For example, when someone says, “Where is his real mom?” I usually end up saying, “I am guessing you are asking about his birth mother.” And then I will answer questions, or my son will pipe in and talk about her. 

When I hear, “How much did your kids cost?” I will usually explain how adoption costs can vary, and it can depend on whether the adoption is private, through an adoption agency, international adoption, or adoption through foster care. The average adoption in the United States can be anywhere between about $20,000 to $45,000. The fees are for the home study, agency fee, birth mother medical and other expenses, and attorney fees. Not all adoptions are the same, so there will be some variables that change the rates. 

I have been asked, “Can you really love a child who is not your own?” My answer is always, “Yes, of course, we waited and prayed for this child.” 

Sometimes when people hear that we adopted two of our sons after being their foster parents, they make assumptions about why they were in foster care. I like to explain that I know why they were in foster care, but they do not need to know. Foster care does not define them, and they should not be judged for it.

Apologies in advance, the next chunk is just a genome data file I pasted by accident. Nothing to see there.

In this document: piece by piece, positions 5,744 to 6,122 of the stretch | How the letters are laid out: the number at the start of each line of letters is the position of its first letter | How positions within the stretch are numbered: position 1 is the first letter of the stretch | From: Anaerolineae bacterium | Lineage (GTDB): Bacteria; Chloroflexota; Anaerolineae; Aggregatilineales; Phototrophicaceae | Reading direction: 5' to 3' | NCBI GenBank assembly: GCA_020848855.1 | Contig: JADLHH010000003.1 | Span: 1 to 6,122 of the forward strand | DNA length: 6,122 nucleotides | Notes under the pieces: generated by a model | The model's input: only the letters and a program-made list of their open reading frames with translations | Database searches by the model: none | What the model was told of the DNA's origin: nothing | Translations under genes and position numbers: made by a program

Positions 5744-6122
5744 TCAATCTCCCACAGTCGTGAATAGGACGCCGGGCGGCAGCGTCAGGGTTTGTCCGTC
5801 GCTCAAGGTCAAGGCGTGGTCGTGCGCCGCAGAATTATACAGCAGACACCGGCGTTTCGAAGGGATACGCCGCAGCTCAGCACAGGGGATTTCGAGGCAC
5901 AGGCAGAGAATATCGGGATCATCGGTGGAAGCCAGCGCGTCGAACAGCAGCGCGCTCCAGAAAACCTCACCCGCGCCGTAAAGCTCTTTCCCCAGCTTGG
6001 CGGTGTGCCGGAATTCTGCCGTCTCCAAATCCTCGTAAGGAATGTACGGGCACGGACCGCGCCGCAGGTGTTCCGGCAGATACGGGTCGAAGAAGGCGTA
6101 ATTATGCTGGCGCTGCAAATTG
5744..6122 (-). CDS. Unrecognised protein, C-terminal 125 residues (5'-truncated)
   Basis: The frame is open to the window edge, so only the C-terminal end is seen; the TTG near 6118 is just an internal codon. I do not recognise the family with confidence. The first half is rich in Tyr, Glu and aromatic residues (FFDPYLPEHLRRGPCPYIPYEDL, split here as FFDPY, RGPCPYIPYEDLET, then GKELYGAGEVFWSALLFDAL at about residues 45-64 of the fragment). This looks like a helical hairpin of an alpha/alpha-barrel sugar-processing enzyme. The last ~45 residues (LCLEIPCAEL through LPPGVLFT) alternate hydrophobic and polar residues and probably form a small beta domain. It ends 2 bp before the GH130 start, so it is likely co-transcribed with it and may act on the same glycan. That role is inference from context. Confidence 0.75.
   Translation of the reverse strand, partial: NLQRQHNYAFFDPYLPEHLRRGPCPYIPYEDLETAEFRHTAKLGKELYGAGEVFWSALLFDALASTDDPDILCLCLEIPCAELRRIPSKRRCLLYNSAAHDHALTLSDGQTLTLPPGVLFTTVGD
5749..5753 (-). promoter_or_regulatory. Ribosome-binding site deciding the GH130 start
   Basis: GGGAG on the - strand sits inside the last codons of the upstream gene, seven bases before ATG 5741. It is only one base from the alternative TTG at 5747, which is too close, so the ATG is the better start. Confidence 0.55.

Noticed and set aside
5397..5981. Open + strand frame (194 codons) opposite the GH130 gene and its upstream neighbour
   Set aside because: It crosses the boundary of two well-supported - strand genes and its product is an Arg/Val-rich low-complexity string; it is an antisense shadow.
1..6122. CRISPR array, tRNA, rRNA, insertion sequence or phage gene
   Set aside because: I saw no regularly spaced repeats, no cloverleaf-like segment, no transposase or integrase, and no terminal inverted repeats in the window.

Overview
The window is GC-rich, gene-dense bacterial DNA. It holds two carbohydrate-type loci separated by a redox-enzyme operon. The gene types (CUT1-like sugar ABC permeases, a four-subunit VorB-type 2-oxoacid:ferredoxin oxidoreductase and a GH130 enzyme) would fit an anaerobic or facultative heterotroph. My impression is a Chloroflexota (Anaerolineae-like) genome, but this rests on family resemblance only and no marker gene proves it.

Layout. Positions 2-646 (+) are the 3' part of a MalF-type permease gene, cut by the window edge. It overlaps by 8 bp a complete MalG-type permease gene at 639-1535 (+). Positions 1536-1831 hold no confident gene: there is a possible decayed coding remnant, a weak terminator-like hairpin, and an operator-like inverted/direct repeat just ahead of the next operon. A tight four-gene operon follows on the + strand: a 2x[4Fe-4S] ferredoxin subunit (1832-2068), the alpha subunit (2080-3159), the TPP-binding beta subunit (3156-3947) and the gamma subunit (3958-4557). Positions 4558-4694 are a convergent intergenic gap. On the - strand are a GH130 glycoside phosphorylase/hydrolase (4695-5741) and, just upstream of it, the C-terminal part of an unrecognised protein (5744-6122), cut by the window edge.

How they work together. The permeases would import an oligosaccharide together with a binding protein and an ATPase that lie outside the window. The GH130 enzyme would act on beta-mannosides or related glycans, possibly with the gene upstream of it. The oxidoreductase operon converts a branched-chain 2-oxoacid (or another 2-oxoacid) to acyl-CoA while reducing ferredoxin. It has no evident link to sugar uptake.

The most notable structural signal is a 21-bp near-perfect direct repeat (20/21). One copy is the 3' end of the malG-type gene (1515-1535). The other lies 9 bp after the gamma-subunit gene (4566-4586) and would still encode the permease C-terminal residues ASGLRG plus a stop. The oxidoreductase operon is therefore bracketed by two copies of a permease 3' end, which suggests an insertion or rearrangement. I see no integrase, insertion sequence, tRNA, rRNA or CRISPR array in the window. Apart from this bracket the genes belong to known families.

There is a difference between my oldest son’s open adoption and my other two sons’ adoptions, but I like to share the quote from Kung Fu Panda with them: “Your story might not have such a happy beginning, but that doesn’t make you who you are. It is the rest of the story, who you choose to be.” They can choose what kind of person they choose to be. We are trying to raise them to be good young men. 

Normalize Open Adoptions

Open adoptions have become more and more common in the past 15 years. When I first started my adoption journey and learned about open adoptions 12 years ago, I was a little fearful of exactly what that meant. I did not know that having the birth parents in my child’s life would be good for him or my husband and me. There was a fear that it would turn into a battle of boundaries. Birth parents might be initially fearful of open adoption, thinking that it might be easier to go on with their lives. 

The more I learned about open adoptions and heard stories from adoptive parents with open adoption, the more I realized it was a healthy and beautiful approach to adoption. Adoption is a lifelong experience. My child will always have two sets of parents. When I accepted this important reality, I was able to accept adoption as it is. I could embrace open adoption because I could acknowledge the birth parents’ role in my child’s life rather than be threatened by it. I recognized that I wanted contact with the birth parents because of their importance to the child.